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Russia’s G8 Credibility Problem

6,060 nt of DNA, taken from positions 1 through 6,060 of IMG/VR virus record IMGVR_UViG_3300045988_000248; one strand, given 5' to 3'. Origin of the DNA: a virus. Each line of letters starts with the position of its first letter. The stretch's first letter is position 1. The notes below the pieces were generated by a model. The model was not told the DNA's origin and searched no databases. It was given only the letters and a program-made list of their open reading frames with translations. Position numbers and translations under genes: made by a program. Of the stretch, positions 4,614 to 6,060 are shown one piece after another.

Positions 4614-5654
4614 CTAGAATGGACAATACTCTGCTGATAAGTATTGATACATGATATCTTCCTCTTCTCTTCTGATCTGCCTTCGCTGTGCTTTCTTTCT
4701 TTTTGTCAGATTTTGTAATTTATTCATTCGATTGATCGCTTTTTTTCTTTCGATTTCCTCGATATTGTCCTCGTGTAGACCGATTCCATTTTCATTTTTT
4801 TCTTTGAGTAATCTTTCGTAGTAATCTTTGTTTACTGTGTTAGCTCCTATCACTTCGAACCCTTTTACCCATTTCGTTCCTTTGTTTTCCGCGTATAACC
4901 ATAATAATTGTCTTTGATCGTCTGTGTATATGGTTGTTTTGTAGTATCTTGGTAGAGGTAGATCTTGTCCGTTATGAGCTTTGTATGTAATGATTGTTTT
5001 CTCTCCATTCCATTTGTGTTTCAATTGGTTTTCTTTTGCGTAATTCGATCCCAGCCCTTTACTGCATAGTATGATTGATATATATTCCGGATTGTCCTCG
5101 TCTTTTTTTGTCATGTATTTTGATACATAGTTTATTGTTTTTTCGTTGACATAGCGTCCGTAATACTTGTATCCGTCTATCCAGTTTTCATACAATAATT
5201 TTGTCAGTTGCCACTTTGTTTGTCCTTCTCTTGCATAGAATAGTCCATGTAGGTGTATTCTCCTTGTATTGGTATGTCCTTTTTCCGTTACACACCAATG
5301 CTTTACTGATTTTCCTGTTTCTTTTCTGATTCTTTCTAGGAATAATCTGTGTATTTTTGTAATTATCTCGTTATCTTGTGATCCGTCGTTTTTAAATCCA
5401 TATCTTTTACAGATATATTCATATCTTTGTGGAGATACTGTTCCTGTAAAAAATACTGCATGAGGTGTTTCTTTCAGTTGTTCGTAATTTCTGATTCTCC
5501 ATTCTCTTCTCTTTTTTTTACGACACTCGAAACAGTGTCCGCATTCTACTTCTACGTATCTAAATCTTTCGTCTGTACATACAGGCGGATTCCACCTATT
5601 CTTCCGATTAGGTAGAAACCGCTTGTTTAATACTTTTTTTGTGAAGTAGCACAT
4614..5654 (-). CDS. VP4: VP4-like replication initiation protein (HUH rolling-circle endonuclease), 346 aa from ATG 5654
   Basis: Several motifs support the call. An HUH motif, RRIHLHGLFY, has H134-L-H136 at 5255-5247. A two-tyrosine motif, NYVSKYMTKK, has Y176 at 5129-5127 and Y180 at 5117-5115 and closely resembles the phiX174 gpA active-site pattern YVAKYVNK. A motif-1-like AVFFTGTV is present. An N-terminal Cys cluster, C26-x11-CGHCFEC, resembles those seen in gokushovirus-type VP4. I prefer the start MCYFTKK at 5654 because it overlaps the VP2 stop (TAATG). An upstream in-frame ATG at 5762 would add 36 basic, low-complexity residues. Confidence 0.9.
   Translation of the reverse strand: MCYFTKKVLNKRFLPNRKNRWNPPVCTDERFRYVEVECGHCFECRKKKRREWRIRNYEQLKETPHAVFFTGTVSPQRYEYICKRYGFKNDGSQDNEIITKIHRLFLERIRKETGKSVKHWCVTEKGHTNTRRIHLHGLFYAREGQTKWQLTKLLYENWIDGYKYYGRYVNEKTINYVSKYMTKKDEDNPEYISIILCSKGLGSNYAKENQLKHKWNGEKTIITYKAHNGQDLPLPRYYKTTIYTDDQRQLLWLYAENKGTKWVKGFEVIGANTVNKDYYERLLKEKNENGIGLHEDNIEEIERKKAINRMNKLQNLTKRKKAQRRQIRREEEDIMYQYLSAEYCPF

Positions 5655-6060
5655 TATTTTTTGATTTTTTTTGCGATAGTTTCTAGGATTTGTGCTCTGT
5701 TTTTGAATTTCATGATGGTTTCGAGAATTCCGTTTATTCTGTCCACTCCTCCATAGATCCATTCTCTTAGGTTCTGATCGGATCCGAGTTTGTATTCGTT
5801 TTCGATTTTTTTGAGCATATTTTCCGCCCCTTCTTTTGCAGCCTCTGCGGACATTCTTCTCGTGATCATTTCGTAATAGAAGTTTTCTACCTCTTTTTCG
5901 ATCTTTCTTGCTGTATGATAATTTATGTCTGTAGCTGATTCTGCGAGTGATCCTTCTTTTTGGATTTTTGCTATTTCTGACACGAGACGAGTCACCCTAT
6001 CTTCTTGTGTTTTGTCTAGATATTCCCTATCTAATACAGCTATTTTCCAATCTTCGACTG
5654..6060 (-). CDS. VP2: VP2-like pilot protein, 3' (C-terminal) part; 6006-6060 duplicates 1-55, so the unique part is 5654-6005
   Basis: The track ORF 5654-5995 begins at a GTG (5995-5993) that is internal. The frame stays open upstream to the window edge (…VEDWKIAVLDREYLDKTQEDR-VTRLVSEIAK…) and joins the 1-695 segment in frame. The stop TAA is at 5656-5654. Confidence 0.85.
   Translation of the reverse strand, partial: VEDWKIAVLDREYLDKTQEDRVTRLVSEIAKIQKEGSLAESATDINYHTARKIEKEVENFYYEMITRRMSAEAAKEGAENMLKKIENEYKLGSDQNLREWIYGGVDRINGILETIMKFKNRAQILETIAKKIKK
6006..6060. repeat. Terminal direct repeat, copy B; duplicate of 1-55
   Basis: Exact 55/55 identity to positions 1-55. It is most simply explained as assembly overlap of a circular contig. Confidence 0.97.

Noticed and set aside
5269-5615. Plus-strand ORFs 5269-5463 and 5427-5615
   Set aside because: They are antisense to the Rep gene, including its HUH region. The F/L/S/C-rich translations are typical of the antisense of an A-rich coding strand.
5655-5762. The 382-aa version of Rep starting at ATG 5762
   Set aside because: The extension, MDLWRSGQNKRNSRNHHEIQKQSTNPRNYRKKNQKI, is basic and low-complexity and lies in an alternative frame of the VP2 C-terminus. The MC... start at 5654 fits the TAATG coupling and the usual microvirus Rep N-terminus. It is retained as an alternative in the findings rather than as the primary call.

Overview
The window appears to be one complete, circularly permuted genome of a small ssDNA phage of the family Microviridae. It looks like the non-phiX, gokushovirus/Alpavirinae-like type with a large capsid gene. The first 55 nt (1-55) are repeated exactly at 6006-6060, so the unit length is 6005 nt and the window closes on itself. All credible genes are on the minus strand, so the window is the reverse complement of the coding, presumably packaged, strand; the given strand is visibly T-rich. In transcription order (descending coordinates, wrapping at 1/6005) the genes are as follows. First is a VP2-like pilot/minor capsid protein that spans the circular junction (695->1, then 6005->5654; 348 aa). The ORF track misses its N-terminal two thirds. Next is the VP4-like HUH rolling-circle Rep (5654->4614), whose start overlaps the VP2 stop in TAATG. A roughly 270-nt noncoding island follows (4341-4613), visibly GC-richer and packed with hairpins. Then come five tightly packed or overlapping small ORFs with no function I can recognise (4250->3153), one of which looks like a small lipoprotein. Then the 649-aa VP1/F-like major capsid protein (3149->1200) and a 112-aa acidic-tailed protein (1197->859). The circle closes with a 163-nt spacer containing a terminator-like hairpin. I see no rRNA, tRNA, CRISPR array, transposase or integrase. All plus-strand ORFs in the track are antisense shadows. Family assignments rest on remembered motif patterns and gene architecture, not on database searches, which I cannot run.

Lawyer Peter Belk and Alexandros Petersen of CSIS have a new article in the IHT discussing Russia’s credibility problem as a member of the G8, and what can be done to solve it (actually, I believe the authors quote the Spider-Man movie: “with great power comes great responsibility“). Is Russia ready to become a global superhero then? Commanding the respect and prestige of a global power? Moscow’s recent calls for curbs on Zimbabwean President Robert Mugabe definitely looks like a step in the right direction as a responsible and conscious global citizen, and a break from the trend of sheltering authoritarian states. Belk and Petersen argue that Russia has a right to complain against unfair Western criticism, yet these protests overlook the enduring, fundamental credibility problem in terms of rule of law – the country’s current inability to conform to rules and standards of international banking and law, “the core strengths of the modern economic system.” Their advice to just let Russia alone handle this problem, which we think is poorly argued: “That said, Russia needs no direct interference from the outside. Medvedev has made clear that he understands the problem. It will take Russian action – and Russian action alone – to begin much-needed reform and restructuring. The United States and Europe would be best served by continuing to encourage these trends through a nuanced carrot-and-stick approach. Targeted foreign direct investment – which Medvedev acknowledges is a priority for Moscow – can be married, for example, with principled cooperation toward achieving Russia’s accession to the World Trade Organization.